Add Mitch Marner and John Tavares to the mix, and the Leafs have got three of the most dangerous offensive players over the course of the past half decade of the league. Goaltending was a bit of an issue for the Leafs last season — Jack Campbell, who was previously a bit of a journeyman, was excellent, but starter Frederik Andersen’s save percentage (.895) was far below the league average (.903). Adding veteran Petr Mrázek in free agency should help Toronto keep more pucks out of its own net, which will be crucial for a team that had no problem putting them into the nets of their opponents. Now if they can only get the balance right when the playoffs commence.
What can we say about the Oilers that we haven’t said in the past? They haven’t been truly great (or even particularly good beyond a season here or there) since the early 1990s, and they have a proclivity for wasting high draft picks (Taylor Hall, for example). If Kucherov isn’t the world’s best player at the moment, then Connor McDavid is — and Leon Draisaitl isn’t far behind. The duo have combined for 1,071 points and exactly one playoff series victory since the beginning of the 2015-16 season. Our model doesn’t hate the Oilers, but it doesn’t love the Oilers either: It gives them a 64 percent chance of making the postseason and just a 3 percent chance of winning the whole thing. Not terrible, not great. And certainly not good enough for a team that boasts two of the best five players in the game.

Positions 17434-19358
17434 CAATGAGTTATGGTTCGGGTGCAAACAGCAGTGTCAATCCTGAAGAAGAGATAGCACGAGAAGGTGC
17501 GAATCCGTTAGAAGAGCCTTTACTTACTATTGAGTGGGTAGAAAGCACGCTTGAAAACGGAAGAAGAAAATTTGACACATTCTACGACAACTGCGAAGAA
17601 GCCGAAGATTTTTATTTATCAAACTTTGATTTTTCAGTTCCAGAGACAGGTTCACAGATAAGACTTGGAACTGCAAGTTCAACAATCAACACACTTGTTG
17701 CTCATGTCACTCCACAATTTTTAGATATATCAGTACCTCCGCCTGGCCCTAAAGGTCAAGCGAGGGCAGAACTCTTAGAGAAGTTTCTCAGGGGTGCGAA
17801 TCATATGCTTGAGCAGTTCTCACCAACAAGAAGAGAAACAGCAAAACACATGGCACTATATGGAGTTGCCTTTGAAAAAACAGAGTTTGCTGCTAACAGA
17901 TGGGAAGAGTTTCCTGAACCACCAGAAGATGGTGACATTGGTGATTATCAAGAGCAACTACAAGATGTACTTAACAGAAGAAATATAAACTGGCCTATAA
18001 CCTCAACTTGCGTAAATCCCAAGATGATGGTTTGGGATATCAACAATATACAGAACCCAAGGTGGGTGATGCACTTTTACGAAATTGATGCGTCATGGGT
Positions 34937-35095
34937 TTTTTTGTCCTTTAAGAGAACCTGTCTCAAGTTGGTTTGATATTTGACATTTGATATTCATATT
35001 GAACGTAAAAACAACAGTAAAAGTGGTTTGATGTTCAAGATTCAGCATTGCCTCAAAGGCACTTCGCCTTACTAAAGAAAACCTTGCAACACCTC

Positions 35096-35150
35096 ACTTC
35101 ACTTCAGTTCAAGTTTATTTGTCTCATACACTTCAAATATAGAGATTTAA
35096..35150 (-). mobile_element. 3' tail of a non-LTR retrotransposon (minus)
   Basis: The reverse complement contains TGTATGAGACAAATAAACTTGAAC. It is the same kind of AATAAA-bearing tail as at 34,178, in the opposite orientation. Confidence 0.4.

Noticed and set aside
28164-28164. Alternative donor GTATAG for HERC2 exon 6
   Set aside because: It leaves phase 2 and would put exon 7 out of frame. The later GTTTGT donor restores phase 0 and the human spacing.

Which non-playoff teams will surprise — and who will they replace?
Setting aside the emergency-use postseason structures of 2020 and 2021, only 61 percent of playoff teams from one season have made it back the next under the NHL’s usual format (put into place in 2014). That means in a normal year, we can expect about 10 clubs to return to the playoffs, with the other six postseason slots exchanging hands.
Which teams might be involved in that shuffle? According to our forecast, the 2021 playoff squads most likely to miss it this year are the 2021 Stanley Cup runner-up Canadiens (53 percent odds to miss the playoffs), who admittedly have some young talent but also massively overperformed their minus-9 regular season goal differential in the playoffs and suffered a challenging offseason to boot. They’re joined by the St. Louis Blues (48 percent), Winnipeg Jets (46 percent), Nashville Predators (43 percent), Oilers (36 percent) and Minnesota Wild (35 percent). And in terms of playoff teams who had subjectively bad offseasons, we might also toss onto that list the Pittsburgh Penguins. Though they have just a 29 percent chance to miss the playoffs in the model, it doesn’t know the Pens will be without Sidney Crosby and Evgeni Malkin to start the season.